Posts Tagged ‘Minneapolis Star Tribune’

People who think journalism ethics principles are timeless have short memories. Or no knowledge of journalism history.

When I failed last year to persuade the Society of Professional Journalists to address linking in the update of its Code of Ethics, some ethics committee members didn’t want the code to refer to specific technology (such as hyperlinks) because they wanted a code of “timeless” journalism principles.

Never mind that the code had been updated before as society and journalism changed. They thought ethics were based on timeless principles and ethics codes should stand as a rock during changing times, rather than being updated to reflect the times.

In a speech at an ethics symposium last year, I noted how values change in other areas of life, and said journalism values change, too.

If you think the ethical principle of journalism independence is timeless, read Sunday’s column by Sid Hartman of the Minneapolis Star Tribune.

Hartman has been a journalist for 70 years, and he’s reminiscing as the Star Tribune prepares to move out of its longtime downtown headquarters. I’m not going to question his ethics. In fact, he notes in the column that some of the practices he recalls wouldn’t be acceptable today. But you can’t read his column and then defend the notion that journalism ethics are timeless.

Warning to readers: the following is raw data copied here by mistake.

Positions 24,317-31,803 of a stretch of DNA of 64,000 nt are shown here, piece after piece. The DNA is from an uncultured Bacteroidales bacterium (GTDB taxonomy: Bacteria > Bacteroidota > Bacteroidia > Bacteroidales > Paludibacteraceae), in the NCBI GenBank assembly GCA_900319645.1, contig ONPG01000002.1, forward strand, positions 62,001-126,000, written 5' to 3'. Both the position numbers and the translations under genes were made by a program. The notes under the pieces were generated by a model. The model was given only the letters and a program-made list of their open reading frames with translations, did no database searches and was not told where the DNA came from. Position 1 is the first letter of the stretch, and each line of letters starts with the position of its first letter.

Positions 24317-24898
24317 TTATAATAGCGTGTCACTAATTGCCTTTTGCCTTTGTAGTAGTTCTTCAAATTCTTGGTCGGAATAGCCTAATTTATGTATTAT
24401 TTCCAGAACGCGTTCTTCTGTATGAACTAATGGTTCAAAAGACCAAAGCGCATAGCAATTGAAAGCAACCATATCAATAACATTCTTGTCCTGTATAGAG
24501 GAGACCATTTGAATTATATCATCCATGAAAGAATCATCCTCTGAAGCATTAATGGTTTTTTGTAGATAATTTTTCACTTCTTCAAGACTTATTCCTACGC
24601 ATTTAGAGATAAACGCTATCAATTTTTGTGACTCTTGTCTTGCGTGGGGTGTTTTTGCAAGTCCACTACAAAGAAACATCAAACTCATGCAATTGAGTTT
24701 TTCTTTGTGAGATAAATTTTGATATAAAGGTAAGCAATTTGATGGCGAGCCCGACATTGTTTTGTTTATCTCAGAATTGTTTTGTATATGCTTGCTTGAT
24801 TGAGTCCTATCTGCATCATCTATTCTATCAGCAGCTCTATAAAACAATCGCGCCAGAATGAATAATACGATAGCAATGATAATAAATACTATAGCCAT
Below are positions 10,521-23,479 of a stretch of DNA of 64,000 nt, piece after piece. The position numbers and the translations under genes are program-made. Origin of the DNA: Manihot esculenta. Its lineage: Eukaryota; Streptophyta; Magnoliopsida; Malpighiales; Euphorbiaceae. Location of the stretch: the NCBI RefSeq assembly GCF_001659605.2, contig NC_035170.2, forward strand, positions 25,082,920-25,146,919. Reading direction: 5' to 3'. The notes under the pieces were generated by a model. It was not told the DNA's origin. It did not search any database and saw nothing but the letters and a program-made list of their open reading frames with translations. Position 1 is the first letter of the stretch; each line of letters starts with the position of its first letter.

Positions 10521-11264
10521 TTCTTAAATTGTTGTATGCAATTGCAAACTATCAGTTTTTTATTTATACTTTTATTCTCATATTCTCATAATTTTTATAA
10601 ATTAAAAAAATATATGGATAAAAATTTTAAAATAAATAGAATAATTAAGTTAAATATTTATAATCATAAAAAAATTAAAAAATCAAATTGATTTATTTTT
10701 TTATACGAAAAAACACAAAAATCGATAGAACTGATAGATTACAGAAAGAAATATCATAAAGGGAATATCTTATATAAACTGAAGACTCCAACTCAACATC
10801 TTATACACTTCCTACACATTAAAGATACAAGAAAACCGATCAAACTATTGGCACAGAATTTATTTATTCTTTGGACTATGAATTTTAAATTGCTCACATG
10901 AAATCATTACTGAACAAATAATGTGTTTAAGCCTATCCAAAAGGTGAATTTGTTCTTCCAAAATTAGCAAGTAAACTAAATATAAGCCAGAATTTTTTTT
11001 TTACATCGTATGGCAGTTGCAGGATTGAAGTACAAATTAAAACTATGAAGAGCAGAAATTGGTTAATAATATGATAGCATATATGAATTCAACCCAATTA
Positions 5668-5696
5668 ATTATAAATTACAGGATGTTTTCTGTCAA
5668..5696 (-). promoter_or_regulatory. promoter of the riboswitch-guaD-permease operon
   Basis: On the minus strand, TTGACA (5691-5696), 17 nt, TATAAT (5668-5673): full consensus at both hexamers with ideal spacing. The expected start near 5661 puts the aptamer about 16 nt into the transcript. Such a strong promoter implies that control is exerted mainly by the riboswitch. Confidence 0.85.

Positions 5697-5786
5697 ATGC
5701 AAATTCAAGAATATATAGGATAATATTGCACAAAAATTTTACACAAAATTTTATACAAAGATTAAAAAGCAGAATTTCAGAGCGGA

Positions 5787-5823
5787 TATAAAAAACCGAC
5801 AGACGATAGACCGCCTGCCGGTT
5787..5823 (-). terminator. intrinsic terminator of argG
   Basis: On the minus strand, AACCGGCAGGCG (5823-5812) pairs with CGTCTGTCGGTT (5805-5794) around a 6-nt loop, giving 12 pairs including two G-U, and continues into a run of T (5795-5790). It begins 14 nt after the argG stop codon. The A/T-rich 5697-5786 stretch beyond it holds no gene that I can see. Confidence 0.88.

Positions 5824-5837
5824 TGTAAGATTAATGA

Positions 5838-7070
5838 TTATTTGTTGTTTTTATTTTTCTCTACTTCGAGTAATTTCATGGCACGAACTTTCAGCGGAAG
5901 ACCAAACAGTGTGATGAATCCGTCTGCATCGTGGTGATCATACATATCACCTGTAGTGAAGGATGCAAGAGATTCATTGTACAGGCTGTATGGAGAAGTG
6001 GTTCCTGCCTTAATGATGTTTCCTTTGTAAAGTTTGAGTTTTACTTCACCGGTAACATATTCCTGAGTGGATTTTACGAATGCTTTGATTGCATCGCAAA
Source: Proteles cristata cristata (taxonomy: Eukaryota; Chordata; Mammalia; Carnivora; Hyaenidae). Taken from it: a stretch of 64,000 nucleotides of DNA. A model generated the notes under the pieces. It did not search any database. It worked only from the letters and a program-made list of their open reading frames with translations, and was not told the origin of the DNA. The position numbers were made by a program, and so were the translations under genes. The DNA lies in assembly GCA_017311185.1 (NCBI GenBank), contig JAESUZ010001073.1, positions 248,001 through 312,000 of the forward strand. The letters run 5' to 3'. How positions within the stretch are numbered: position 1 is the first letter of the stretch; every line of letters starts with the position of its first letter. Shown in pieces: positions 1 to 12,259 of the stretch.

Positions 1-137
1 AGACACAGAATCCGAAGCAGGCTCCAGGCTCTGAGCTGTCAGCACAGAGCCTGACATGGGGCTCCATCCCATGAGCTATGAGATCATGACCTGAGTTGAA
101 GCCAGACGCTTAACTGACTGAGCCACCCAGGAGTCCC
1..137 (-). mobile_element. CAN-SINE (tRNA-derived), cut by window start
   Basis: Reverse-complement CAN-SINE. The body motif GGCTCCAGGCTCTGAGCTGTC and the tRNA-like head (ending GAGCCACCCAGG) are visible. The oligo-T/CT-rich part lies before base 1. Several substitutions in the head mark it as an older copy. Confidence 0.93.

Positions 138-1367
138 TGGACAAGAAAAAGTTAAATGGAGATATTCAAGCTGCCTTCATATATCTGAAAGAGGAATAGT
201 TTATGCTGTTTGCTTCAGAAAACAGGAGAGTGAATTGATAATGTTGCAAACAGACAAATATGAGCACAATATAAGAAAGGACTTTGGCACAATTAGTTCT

Here’s an excerpt:

In those days most every member of the small 10-man staff — compared with about 40 now — was allowed to earn some extra cash by doing public relations for the different sports teams in town. That’s why I was allowed to be involved with the Lakers.

No metro newspaper would allow that sort of dual relationship today. But we’ve kind of come full circle, with leagues and teams hiring journalists to cover themselves on their own websites, and other companies, government agencies and non-profit organizations creating elaborate operations to produce journalism that is anything but independent.

When the Star Tribune’s former longtime owner and Minneapolis civic leader John Cowles was trying to bring more major league sports teams to the Twin Cities, it was perfectly fine for his sports editor and columnist to be part of the campaign, as Hartman recounts:

The Star and Tribune had its own airplane then, and Cowles allowed (Sports Editor Charles) Johnson and myself to travel any place that was needed to lure any of the major league teams here. …

When it came to the Vikings, Cowles sent then Chamber of Commerce President Gerald Moore and me to Chicago to try to lure the Chicago Cardinals, who were not doing well, to play in Bloomington. And when we made a deal with Cardinals President Walter Wolfner to pay him $125,000 per game to play two regular-season games here in 1959, Cowles guaranteed the check. The two games sold out and helped get the NFL here soon after.

That sort of collaboration with community movers and shakers would be unacceptable in journalism today.

Journalism changes. Organizations that lead us in ethical thought should strive to stay current, not pretend we can cling to timeless principles.

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If reports are correct, my former company, Digital First Media, is going to sell to Apollo Global Management for about $400 million.